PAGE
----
The same applies to generative AI images. AI can’t copy art. In fact, it can’t even copy itself, as identical prompts deliver different results. Everything it creates is new.
Like all tools, Generative AI is only ever as ethical as its user. People can use Photoshop to create fake images that they pass off as real. People can use a scanner to forge official documentation. Generative AI can be used for nefarious purposes too.
But at Damonza we’re committed to doing it the right way. All AI-generated imagery is created with a commercial licence for use on a book cover. We then combine generated images with stock images and/or text to create a design that does what it’s supposed to do: sell the book. We never prompt with a specific artist’s style or work.
We can now make your cover dreams come true
Using only stock photos, as we have previously done at Damonza, is limiting in a number of ways: databases can lack representation, usable materials for historical periods can be difficult to find, and available images for genres like sci-fi and fantasy don’t often align with an author’s vision.Often the same element will be used over and over again on different covers, often in the same genre, so your design may not be as unique as you would like it to be.
Covers with AI-generated elements are guaranteed to be completely unique. They can also make the impossible possible, giving life to things that have never existed before. By producing a truly one of one generative AI image (that comes with a commercial licence), your book gets a truly bespoke, truly stunning cover.
Where once we were limited to stock elements, we now have literally infinite options. We’ve been able to eliminate our ‘character creation’ fee because AI has made it possible to create a character that doesn’t already exist.
"Where once we were limited to stock elements, we now have literally infinite options."
At Damonza we see generative AI as another tool in our toolbox – one that makes us better at what we do, and that ensures your book is wrapped in the cover it deserves.
And when generative AI is used – and it isn’t every time – it is under the following strict conditions:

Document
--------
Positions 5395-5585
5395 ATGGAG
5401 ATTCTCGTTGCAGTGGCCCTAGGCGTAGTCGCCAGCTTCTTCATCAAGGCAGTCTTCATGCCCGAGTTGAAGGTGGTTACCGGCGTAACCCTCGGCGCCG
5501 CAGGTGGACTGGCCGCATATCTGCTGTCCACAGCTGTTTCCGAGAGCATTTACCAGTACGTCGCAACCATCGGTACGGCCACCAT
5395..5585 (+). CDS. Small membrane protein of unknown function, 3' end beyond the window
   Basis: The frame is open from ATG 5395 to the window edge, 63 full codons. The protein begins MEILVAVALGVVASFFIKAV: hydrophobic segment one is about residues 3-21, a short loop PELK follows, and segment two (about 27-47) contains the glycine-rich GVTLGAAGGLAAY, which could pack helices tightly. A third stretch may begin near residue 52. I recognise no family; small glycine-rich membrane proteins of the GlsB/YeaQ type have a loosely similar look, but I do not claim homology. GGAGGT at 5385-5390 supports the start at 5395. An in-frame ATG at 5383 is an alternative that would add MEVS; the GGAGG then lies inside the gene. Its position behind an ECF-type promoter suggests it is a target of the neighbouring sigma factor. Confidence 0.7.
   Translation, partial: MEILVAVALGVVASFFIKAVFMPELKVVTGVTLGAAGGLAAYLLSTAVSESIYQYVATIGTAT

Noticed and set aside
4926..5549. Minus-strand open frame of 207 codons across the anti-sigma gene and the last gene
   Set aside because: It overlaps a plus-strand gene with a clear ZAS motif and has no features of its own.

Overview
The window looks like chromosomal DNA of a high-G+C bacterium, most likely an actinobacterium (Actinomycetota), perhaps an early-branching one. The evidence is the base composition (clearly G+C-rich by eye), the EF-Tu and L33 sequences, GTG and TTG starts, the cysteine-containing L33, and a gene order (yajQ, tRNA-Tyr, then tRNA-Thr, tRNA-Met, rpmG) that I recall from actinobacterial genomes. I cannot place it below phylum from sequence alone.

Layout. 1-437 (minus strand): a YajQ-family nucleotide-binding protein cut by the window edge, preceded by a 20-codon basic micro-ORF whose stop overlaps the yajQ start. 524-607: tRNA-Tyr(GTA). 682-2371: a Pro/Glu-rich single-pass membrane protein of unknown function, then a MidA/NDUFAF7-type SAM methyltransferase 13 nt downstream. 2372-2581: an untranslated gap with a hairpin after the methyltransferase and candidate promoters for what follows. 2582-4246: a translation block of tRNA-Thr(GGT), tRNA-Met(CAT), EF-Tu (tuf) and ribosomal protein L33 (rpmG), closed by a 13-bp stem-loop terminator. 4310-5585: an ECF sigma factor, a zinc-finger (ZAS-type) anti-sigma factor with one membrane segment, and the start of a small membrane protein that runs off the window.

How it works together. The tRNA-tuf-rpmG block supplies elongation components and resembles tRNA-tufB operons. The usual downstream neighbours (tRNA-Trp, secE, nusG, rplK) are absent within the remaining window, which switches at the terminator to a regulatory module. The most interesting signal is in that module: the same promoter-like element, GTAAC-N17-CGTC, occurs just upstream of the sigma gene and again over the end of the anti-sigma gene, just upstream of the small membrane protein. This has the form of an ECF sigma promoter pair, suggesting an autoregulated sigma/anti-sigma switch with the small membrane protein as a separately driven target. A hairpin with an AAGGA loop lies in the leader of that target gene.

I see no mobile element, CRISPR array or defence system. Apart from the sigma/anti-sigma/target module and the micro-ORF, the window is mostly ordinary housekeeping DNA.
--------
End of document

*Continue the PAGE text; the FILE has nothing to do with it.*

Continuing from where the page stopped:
– Only separate elements are generated, never the full cover.
– AI elements are combined with traditionally licensed royalty-free stock photos and/or text.
– No real people or artists are used as part of the prompts.
– All AI images are generated privately – they are not accessible to anyone else.
– All AI images are created with a commercial licence for use on book covers.
Note that our order forms now have an opt-out checkbox for AI images, but with the integration of AI within the software itself, this ‘zero generative AI’ policy may be difficult to implement into the future.
Want to learn more about generative AI and how we’re using it at Damoza? You can read our take on the subject in the articles below:
What now? The Legal and Ethical Use of AI in Book Cover Design
AI in Design: Just Another Tool in a Cover Designer’s Toolkit
Addressing Concerns: Understanding and Overcoming Hesitation About AI in Book Cover Design
Boosting Creativity: How AI Enhances Book Cover Design
If you’re interested in the viewpoints of other designers, minus the hot takes and hyperbole, I strongly recommend you look at this article by another experienced designer, James of GoOnWrite.com.
More of an audiophile? This podcast, featuring New York Times and USA Today bestselling author Joanna Penn, is worth a listen. Penn is also Enterprise advisor for the Alliance of Independent Authors, with whom we are a partner member.
I’m also more than happy to answer any questions, so you’re welcome to email me at any time.